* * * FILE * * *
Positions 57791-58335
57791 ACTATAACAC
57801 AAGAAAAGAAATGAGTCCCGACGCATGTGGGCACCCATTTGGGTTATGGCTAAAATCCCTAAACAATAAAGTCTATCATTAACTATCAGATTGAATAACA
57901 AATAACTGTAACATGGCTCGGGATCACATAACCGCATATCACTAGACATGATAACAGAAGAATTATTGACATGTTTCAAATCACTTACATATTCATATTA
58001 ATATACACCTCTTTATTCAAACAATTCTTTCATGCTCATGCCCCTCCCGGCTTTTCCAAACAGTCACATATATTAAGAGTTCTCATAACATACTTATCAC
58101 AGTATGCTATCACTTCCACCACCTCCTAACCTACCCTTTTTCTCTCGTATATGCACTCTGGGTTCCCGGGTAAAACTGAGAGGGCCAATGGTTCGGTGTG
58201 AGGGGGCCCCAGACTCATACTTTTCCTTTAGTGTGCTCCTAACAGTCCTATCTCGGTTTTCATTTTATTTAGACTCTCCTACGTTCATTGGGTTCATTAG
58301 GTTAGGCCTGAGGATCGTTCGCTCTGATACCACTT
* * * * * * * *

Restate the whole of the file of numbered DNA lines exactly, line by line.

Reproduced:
Positions 57791-58335
57791 ACTATAACAC
57801 AAGAAAAGAAATGAGTCCCGACGCATGTGGGCACCCATTTGGGTTATGGCTAAAATCCCTAAACAATAAAGTCTATCATTAACTATCAGATTGAATAACA
57901 AATAACTGTAACATGGCTCGGGATCACATAACCGCATATCACTAGACATGATAACAGAAGAATTATTGACATGTTTCAAATCACTTACATATTCATATTA
58001 ATATACACCTCTTTATTCAAACAATTCTTTCATGCTCATGCCCCTCCCGGCTTTTCCAAACAGTCACATATATTAAGAGTTCTCATAACATACTTATCAC
58101 AGTATGCTATCACTTCCACCACCTCCTAACCTACCCTTTTTCTCTCGTATATGCACTCTGGGTTCCCGGGTAAAACTGAGAGGGCCAATGGTTCGGTGTG
58201 AGGGGGCCCCAGACTCATACTTTTCCTTTAGTGTGCTCCTAACAGTCCTATCTCGGTTTTCATTTTATTTAGACTCTCCTACGTTCATTGGGTTCATTAG
58301 GTTAGGCCTGAGGATCGTTCGCTCTGATACCACTT